Sometimes this comes up in conversations during treatment, how someone’s anger or frustration made their pain worse a couple of days ago. At times, things that we do or the treatment that we provide has a sprinkling or smattering of some cognitive behavior therapy in there. It’s important to know, “This is outside of my training, it’s outside of my comfort zone. This patient really needs probably a pain psychologist or a psychologist who can deal with things on a much deeper, broader level.”
I think if you have a patient who says, “Oh, I’m so stressed. I’m very anxious. This is making me depressed,” or if you have someone like the example you just gave, or you have someone who says, “This pain, it makes me want to jump out the window.” There’s catastrophizing, which might be, “I’m going to lose my job, my husband is going to leave me.” Then there’s, “I feel like I can jump out a window. I can’t go on living with this pain.” As a physical therapist, I’m saying, “This is someone who I think needs a little bit more specialized care that might be beyond my scope.” Or, “Boy, I am not comfortable with this.”
You can listen and you can be there. I don’t know what the right response is to that. I had a patient like that and I then had worked with a pain psychologist with her. It was very helpful. Hearing something like that, boy, that’s a little scary. Having someone come in and say, “I have not bent over for five years because last time I did it I hurt my back.” That’s something we can probably work with. It sounds outrageous. I’ve had it happen. I don’t know if you’ve had patients like that, I’ve had patients like that. That I can work with, that I can say, “We’re going to go into some of the neuro immune system to try and help you understand this a little bit better.”
Some common comments from patients are, “I had a great Christmas, but my mother in law or father in law was there. I don’t get along with them. My pain skyrocketed on Christmas.”
That’s where maybe we go into the DIMs and SIMs. One of the newer research out through Noigroup and Body in Mind was talking about DIMs and SIMs. A DIM is a danger in me, a SIM is a safety in me. Theoretically speaking, you have more safeties in me versus dangers in me, you’ll have less pain. A SIM could be, “It’s Christmas, I love Christmas. I love the Christmas music, I love wrapping, I love baking, I love the smells. I love meeting my friends.” A DIM could be, “My in laws are coming. They make me very anxious.” Then you have to look at your day and say, “I have all these SIMs, I have this DIM. How can I make this DIM more of a SIM?” Maybe it’s changing the way you’re reacting to your in laws. That’s an example.
That’s a great example of a DIM and a SIM. “I love getting presents.” Christmas is a big SIM. “I hate traveling three hours to Pennsylvania to do it.” That could be a DIM. That’s what I say, “I hate traveling. Getting on a bus, I hated the bus.” Now, I changed that DIM to a SIM. Because now I say to myself, “I can’t wait to get on the bus because it gives me three hours to get some work done or three hours to read a book that I’m really into.” Versus, “I have to get on the bus and sit next to someone.” It’s, how would you change that DIM to a SIM? I think for patients, if you have someone coming in with that conversation, that’s a good place to insert those DIMs and SIMs.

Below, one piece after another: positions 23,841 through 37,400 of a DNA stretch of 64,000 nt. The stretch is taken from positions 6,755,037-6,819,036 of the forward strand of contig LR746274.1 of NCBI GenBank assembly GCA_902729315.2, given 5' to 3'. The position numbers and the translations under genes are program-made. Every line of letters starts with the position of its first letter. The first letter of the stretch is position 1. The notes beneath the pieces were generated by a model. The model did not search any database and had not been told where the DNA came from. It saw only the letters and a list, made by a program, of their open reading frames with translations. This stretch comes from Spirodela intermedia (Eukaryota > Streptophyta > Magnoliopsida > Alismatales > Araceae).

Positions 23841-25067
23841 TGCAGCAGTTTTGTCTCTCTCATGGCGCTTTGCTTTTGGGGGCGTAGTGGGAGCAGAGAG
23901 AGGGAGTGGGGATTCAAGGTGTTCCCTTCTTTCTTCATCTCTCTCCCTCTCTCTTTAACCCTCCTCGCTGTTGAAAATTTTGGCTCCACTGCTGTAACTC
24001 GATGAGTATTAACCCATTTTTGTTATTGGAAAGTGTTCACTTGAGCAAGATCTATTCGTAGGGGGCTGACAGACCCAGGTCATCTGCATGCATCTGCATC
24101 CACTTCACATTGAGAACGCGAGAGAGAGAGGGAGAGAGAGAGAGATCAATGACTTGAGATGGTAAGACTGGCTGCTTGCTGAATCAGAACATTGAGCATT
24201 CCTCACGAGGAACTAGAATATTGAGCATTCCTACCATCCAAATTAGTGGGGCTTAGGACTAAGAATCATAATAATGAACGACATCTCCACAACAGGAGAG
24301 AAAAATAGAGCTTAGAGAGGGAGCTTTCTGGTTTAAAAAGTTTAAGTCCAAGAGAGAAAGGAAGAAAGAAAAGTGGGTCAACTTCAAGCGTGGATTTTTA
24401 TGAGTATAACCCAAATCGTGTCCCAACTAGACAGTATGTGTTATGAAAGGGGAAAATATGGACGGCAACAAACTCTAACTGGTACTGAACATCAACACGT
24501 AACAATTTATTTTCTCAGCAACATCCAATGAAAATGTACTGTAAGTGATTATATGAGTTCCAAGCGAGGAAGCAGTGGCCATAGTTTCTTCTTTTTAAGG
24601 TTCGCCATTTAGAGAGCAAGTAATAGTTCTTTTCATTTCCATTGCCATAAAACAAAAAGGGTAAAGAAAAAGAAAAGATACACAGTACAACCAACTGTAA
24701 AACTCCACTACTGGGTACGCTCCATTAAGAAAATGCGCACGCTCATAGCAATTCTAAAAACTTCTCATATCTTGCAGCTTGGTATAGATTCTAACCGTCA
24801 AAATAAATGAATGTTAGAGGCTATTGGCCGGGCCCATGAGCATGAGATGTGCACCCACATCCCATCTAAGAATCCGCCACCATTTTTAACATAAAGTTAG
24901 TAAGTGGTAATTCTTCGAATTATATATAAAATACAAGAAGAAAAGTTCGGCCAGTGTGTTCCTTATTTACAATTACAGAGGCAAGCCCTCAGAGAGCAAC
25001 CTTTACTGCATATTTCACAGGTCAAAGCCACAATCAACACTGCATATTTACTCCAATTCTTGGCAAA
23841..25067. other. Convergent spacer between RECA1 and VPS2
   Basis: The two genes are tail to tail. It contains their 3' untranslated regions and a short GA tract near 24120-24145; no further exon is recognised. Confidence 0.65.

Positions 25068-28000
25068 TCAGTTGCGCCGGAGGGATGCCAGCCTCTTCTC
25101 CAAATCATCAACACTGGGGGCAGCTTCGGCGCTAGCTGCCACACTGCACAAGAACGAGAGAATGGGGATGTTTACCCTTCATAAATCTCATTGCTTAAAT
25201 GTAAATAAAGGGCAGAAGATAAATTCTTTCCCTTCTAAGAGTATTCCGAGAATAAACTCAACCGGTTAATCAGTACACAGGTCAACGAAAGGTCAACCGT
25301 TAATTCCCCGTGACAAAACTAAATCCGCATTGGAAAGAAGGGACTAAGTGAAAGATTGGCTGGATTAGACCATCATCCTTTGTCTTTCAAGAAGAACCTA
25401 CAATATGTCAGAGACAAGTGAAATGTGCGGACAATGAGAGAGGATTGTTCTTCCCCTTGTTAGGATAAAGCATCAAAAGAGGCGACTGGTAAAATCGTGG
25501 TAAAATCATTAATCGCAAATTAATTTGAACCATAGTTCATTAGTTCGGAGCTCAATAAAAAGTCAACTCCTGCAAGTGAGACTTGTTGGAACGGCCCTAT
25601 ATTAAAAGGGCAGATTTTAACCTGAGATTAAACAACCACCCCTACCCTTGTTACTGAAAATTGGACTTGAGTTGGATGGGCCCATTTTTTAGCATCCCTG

What you’re really talking about is, when you’re working with patients one on one, their emotions or the thoughts come into the treatment session or into your conversation, it’s worthwhile talking about it and it’s worthwhile teaching them to find the signs of safety in their life, where those signs of safety exist. When you find the signs of safety both in your brain as well as in your physical body, you are on the way to living a life pain free.
You have a great podcast called the Healthy Wealthy and Smart podcast. It’s been going for probably a couple years. It’s widely successful. Tell us what your learned from that podcast.
I always say the podcast, for me, has been one of the best continuing education experiences of my professional life. Gosh, I would say, the biggest thing I’ve learned is how to speak with and get information from and interview people from all different backgrounds with different education levels. That has really carried over into my professional world when, brings us back to the beginning of our conversation, the importance of that initial evaluation and interview with your patient or your client. I feel like one of the best things the podcast has done for me is it’s made me a much better interviewer than I was. It’s helped me to think on my feet and to be able to really listen to someone, not superficially listen, but to really listen, formulate follow-up questions and thoughts in my head while they’re speaking.
I think that’s been a huge education for me and has really helped to enhance my therapy practice as well. I can’t go into individually everything I’ve learned. Just this year alone, I think I did 50 podcasts, one a week. To say what I’ve learned from each individual is a little difficult. I think overall, I’ve become more confident as an interviewer and even more confident as a therapist. For me, it’s great motivation because you’re interviewing people who are really passionate about what they do, whether they’re a physical therapist, I have a lot of female entrepreneurs on. It’s contagious.